<< problem 219 - Skew-cost coding Tribonacci non-divisors - problem 225 >>

# Problem 222: Sphere Packing

What is the length of the shortest pipe, of internal radius 50mm, that can fully contain 21 balls of radii 30mm, 31mm, ..., 50mm?

Give your answer in micrometres (10^{-6} m) rounded to the nearest integer.

# My Algorithm

This was a strange problem ... I came up with a solution that was slow and memory hungry.
Then I saw an optimization and it became faster and even used less memory.
But then I saw that I can basically solve it instantly - and wasn't willing the adapt the code accordingly.

My solution isn't based on the fully optimized (I dare to say "trivial") algorithm.
It basically tries to put all balls in various orders into the pipe and measures which combination is the shortest.

The first observation is that the 3D objects (balls, pipe) can be reduced to their 2D equivalents (circles between two lines).
If two balls a and b are stacked on top of each other, then their centres have a distance of d = r_a + r_b.
I assumed that the pipe is vertical. Then a right triangle exists:
the hypotenuse is d = r_a + r_b, one side is x = (50 - r_a) + (50 - r_b) = 100 - (r_a + r_b) and the other side y is:
(1) d^2 = x^2 + y^2
(2) y^2 = d^2 - x^2
(3) y = sqrt{d^2 - x^2}

Substituting d and x:
(4) y = sqrt{(r_a + r_b)^2 - (100 - (r_a + r_b))^2}

→ This formula can be found in the function getDistanceY.

The function search enumerated all combinations and returns the correct result using Dynamic Programming.
As mentioned before, my initial approach was working but was slow and memory hungry.
Then it appeared to me that the two largest balls must be at the ends of the pipe (which was verified by search).
Fixing those two balls shrinks the size of the internal cache if size by factor 4 and speeds up the algorithm substantially.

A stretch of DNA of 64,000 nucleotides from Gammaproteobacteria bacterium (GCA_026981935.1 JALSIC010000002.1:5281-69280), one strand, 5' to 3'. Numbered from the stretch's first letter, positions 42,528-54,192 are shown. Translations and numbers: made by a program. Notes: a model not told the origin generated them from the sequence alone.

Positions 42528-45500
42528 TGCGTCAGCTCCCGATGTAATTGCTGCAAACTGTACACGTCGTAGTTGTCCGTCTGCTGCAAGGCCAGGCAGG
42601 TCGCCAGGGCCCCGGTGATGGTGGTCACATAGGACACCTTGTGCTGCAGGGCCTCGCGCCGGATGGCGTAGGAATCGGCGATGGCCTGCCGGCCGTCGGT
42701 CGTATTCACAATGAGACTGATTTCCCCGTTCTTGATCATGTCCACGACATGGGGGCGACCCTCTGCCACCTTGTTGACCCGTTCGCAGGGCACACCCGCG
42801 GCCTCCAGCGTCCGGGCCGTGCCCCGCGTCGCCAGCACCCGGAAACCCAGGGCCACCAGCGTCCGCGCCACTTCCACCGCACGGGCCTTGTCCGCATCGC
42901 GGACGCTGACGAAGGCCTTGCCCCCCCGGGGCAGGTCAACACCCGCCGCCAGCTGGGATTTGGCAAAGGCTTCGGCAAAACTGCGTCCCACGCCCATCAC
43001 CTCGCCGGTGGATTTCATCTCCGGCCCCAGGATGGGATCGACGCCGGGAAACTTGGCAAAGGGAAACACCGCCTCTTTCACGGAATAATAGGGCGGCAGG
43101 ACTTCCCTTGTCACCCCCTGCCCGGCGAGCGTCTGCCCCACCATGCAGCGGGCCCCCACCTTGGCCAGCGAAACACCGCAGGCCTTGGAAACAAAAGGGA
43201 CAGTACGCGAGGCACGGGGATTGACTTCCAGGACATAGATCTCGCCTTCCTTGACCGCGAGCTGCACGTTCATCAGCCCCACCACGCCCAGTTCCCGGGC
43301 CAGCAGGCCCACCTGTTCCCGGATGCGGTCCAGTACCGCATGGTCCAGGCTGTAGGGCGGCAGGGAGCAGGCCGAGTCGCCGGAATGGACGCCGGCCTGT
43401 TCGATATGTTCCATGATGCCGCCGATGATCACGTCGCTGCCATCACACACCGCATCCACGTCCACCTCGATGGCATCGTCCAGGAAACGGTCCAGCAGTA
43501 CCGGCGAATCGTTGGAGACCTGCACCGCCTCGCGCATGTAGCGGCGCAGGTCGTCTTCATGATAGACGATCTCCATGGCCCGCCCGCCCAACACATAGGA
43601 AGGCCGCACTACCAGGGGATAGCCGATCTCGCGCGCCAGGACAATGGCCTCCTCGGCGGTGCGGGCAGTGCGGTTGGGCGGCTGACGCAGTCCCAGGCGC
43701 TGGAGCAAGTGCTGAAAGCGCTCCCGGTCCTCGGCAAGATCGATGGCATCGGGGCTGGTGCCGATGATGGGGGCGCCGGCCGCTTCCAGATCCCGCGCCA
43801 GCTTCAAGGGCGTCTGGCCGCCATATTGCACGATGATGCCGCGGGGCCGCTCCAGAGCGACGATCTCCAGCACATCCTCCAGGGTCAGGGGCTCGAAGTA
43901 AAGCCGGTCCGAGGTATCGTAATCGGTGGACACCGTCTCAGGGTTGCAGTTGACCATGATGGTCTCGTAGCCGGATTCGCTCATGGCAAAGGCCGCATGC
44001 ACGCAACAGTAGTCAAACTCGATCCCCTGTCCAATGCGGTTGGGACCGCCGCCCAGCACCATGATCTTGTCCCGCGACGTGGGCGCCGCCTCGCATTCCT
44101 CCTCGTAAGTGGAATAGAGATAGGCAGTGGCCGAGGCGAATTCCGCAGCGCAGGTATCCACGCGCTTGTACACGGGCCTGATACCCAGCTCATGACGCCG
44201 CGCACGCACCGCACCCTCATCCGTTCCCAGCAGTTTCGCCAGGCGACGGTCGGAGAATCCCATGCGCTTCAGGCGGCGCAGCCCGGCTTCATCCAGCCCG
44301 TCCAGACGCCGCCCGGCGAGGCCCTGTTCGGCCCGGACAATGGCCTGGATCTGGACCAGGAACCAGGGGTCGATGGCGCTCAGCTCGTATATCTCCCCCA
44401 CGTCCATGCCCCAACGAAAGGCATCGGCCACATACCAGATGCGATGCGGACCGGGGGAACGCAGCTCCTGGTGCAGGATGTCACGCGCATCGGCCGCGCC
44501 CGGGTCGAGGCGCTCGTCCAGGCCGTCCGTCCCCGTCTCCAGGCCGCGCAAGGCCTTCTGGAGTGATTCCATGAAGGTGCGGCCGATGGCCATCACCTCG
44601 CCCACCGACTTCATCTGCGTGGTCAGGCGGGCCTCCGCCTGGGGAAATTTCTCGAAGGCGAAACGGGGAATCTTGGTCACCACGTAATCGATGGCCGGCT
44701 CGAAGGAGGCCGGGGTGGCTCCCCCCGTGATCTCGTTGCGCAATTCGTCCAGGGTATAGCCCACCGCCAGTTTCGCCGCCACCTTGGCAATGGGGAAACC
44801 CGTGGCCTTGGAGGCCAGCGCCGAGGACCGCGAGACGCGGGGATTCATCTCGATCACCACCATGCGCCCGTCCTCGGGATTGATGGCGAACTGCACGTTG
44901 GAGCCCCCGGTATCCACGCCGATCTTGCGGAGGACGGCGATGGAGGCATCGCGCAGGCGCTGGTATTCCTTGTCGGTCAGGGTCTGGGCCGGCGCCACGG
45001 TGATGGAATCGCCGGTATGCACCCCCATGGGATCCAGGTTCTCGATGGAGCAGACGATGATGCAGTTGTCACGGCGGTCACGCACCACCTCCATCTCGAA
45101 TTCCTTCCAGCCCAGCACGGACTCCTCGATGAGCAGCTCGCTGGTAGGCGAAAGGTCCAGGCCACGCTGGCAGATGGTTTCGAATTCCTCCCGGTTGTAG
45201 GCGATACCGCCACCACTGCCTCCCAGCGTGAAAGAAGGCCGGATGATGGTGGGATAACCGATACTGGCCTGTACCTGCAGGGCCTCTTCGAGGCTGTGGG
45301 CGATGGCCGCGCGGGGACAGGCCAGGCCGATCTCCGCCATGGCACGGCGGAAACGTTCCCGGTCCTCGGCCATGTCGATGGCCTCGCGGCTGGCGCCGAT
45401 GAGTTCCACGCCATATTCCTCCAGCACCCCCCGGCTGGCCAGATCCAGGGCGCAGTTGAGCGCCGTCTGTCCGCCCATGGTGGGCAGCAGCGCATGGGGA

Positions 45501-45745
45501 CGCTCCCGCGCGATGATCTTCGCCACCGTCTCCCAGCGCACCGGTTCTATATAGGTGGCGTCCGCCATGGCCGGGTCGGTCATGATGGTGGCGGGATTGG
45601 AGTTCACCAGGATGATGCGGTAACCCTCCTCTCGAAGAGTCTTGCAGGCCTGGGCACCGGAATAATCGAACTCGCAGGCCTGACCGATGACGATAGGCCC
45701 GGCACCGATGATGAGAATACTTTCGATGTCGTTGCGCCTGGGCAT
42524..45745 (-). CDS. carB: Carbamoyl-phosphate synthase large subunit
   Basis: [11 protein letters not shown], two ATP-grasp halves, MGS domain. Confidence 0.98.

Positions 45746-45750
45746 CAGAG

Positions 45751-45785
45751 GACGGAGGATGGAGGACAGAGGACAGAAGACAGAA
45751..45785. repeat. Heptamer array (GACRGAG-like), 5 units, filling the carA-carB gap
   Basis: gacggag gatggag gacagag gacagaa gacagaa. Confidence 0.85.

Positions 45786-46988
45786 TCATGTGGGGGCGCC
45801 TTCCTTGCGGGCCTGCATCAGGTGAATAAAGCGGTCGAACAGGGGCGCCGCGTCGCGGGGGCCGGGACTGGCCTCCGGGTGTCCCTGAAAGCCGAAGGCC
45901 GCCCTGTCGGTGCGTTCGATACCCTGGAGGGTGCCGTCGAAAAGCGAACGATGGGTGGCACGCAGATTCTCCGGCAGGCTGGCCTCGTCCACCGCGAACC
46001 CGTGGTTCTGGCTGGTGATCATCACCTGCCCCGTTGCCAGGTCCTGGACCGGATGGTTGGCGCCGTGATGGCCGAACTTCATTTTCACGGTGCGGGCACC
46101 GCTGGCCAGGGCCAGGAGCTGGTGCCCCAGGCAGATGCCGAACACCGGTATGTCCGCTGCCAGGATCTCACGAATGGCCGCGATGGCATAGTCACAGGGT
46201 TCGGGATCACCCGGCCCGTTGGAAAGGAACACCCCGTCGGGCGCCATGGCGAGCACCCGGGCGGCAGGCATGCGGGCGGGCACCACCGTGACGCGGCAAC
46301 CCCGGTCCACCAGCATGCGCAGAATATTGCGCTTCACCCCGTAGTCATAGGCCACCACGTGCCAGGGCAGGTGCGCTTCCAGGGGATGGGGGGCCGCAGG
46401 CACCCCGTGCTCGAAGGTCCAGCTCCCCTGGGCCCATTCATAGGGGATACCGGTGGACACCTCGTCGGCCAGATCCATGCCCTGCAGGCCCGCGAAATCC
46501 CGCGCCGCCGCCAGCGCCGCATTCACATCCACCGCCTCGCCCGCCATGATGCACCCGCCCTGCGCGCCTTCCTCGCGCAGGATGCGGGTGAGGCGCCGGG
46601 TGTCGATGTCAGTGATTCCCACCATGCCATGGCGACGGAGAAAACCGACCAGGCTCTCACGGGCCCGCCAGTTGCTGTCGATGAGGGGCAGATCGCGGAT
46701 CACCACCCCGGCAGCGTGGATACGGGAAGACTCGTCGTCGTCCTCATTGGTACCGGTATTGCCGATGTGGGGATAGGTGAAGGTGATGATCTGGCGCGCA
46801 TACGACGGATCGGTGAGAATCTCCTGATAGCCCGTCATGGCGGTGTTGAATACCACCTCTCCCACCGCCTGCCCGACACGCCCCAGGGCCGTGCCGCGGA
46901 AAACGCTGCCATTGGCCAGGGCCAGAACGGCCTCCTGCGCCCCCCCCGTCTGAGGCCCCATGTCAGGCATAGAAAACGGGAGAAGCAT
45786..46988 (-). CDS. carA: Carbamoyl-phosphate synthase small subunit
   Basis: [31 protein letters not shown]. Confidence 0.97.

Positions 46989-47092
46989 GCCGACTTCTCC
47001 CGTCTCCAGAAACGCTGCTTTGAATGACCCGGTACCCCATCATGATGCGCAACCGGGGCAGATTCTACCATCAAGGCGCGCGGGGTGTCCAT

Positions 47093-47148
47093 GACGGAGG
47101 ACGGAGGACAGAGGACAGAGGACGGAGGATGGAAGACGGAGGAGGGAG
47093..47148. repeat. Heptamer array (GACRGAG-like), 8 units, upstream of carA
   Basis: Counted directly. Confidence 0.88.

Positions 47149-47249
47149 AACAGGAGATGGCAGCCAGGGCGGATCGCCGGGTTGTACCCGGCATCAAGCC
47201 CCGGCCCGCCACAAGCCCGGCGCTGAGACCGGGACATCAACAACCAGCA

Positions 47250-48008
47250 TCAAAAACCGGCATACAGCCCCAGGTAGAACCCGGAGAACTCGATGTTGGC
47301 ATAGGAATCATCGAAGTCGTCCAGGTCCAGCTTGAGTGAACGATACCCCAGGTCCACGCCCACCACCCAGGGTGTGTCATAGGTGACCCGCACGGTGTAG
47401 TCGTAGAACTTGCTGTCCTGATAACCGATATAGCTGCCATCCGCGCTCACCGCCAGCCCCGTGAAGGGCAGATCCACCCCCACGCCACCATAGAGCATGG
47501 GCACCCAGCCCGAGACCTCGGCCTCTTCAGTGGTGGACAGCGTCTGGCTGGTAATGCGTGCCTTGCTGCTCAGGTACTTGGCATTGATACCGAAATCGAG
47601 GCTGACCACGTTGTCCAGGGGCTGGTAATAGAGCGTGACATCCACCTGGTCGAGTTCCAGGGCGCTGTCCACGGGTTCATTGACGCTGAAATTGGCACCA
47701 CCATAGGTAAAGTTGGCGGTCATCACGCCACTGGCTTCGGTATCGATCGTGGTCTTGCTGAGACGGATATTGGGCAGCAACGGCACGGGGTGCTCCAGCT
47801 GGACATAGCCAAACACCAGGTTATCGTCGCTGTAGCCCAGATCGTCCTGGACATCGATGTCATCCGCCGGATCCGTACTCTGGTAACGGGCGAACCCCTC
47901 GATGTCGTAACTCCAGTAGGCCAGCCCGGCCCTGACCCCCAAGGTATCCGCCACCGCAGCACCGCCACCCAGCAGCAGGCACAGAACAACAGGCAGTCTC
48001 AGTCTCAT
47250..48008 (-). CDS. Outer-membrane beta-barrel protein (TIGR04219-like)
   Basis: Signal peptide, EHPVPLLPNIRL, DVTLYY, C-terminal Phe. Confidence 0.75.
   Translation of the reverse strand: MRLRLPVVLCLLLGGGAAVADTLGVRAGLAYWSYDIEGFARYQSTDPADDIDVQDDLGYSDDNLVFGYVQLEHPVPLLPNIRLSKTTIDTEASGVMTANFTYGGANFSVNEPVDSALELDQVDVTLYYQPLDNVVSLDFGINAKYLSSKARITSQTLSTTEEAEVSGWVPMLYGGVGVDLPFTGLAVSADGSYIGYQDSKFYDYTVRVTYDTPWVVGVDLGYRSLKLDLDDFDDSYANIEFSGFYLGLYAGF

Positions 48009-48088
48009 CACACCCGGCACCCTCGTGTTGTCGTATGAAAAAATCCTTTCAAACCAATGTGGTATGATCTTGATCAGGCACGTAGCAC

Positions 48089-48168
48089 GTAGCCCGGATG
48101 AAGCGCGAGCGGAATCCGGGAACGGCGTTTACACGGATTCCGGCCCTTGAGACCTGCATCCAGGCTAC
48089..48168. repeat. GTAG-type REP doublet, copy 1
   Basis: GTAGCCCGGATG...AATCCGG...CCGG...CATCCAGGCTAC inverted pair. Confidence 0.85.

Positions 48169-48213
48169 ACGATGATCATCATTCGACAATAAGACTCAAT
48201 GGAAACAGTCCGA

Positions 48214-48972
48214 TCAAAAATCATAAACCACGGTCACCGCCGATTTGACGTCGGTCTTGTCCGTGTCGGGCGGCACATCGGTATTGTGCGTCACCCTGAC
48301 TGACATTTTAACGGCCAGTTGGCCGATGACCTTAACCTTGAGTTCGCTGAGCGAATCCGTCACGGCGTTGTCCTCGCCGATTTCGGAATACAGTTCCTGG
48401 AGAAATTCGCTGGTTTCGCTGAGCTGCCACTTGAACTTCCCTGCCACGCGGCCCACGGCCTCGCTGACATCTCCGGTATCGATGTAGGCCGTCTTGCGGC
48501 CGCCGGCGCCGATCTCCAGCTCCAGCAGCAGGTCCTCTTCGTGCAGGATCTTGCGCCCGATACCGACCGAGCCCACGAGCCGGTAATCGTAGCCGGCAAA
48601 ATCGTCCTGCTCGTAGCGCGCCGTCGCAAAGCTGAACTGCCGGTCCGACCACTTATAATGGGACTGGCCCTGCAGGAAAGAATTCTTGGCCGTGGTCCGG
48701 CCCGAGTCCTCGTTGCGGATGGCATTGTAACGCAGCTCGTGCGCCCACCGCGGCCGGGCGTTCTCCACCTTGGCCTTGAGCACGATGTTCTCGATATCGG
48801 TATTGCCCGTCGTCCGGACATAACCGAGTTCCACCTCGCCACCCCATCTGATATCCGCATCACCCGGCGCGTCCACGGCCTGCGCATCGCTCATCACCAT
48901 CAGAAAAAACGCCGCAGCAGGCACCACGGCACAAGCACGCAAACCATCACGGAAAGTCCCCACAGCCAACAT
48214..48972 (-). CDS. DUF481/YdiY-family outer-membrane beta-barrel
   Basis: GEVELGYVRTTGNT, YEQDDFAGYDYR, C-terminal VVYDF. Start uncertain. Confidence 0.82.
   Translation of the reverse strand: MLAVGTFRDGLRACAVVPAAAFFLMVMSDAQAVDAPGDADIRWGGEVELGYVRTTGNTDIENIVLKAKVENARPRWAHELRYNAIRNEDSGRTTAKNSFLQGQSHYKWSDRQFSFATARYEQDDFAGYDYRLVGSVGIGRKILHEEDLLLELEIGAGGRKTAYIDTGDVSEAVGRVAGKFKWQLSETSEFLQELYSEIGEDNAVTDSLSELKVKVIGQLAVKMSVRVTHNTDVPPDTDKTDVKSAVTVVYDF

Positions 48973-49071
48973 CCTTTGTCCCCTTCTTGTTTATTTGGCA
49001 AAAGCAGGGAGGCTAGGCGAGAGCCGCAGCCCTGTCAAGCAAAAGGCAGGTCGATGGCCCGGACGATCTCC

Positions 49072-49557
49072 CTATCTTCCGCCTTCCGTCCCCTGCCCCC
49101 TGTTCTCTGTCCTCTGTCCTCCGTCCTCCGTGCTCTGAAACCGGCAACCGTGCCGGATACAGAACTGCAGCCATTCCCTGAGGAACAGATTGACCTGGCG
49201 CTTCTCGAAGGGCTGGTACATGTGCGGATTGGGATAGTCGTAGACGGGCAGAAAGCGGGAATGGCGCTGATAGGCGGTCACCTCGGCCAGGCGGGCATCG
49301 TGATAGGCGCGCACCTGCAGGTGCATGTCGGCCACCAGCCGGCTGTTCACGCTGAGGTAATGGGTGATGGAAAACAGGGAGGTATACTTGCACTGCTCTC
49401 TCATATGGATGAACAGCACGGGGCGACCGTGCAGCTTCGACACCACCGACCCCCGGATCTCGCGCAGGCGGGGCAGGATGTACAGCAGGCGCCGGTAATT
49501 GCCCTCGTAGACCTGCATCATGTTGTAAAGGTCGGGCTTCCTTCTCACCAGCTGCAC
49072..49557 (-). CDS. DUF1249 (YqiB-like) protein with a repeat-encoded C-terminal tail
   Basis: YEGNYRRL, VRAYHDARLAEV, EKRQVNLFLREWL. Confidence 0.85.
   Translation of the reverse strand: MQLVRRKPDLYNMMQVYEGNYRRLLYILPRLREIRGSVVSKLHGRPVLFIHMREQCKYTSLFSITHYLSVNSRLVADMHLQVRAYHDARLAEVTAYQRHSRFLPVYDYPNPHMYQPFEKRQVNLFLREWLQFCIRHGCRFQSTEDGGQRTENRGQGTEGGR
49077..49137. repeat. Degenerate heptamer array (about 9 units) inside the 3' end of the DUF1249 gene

The code below does exactly that.

## Alternative Approaches

But then I thought: if I remove the two biggest balls - what happens to the rest ?
Well, the same idea can be applied over and over again: pick the next two largest balls and put them next to the previously largest balls, and so on.
In the end, the balls will be placed like this: 50mm, 48mm, 46mm, 44mm, ..., 43mm, 45mm, 47mm, 49mm.
Generating that sequence can be done in a simple for-loop and eliminates the need for search (and its large cache).
The expecting computation time will be close to zero.

# Interactive test

You can submit your own input to my program and it will be instantly processed at my server:

Input data (separated by spaces or newlines):
Note: Enter the pipe's radius, then the radius of the smallest ball followed by the radius of the largest ball.

This is equivalent to
echo "10 5 10" | ./222

Output:

Note: the original problem's input 50 30 50 cannot be entered
because just copying results is a soft skill reserved for idiots.

(this interactive test is still under development, computations will be aborted after one second)

# My code

… was written in C++11 and can be compiled with G++, Clang++, Visual C++. You can download it, too. Or just jump to my GitHub repository.

       #include <iostream>
#include <vector>
#include <cmath>

// double has 64 bits => memoized cache would be twice as large
typedef float Number;

// an arbitrarily high number (more than sum of all radii)